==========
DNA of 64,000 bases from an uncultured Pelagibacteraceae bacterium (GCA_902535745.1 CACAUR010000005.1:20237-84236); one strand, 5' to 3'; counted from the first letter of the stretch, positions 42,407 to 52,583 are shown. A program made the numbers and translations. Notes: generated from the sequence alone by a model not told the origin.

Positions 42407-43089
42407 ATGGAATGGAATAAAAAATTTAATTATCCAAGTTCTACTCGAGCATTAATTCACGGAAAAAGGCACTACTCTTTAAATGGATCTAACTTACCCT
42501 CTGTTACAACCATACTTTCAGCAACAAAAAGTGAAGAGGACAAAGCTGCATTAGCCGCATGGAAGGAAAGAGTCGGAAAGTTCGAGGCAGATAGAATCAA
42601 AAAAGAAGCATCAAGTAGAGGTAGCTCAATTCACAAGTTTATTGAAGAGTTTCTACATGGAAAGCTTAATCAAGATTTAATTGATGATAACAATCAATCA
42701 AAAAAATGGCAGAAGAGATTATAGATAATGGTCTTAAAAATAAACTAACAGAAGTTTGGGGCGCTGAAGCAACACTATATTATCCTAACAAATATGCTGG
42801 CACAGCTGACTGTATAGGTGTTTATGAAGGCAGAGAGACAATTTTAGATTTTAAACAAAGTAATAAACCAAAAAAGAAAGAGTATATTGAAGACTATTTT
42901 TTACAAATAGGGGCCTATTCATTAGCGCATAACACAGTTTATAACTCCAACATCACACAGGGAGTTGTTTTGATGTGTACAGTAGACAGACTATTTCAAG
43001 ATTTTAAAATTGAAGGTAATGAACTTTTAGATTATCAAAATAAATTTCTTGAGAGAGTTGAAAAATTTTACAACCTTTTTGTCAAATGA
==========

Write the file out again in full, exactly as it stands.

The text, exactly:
DNA of 64,000 bases from an uncultured Pelagibacteraceae bacterium (GCA_902535745.1 CACAUR010000005.1:20237-84236); one strand, 5' to 3'; counted from the first letter of the stretch, positions 42,407 to 52,583 are shown. A program made the numbers and translations. Notes: generated from the sequence alone by a model not told the origin.

Positions 42407-43089
42407 ATGGAATGGAATAAAAAATTTAATTATCCAAGTTCTACTCGAGCATTAATTCACGGAAAAAGGCACTACTCTTTAAATGGATCTAACTTACCCT
42501 CTGTTACAACCATACTTTCAGCAACAAAAAGTGAAGAGGACAAAGCTGCATTAGCCGCATGGAAGGAAAGAGTCGGAAAGTTCGAGGCAGATAGAATCAA
42601 AAAAGAAGCATCAAGTAGAGGTAGCTCAATTCACAAGTTTATTGAAGAGTTTCTACATGGAAAGCTTAATCAAGATTTAATTGATGATAACAATCAATCA
42701 AAAAAATGGCAGAAGAGATTATAGATAATGGTCTTAAAAATAAACTAACAGAAGTTTGGGGCGCTGAAGCAACACTATATTATCCTAACAAATATGCTGG
42801 CACAGCTGACTGTATAGGTGTTTATGAAGGCAGAGAGACAATTTTAGATTTTAAACAAAGTAATAAACCAAAAAAGAAAGAGTATATTGAAGACTATTTT
42901 TTACAAATAGGGGCCTATTCATTAGCGCATAACACAGTTTATAACTCCAACATCACACAGGGAGTTGTTTTGATGTGTACAGTAGACAGACTATTTCAAG
43001 ATTTTAAAATTGAAGGTAATGAACTTTTAGATTATCAAAATAAATTTCTTGAGAGAGTTGAAAAATTTTACAACCTTTTTGTCAAATGA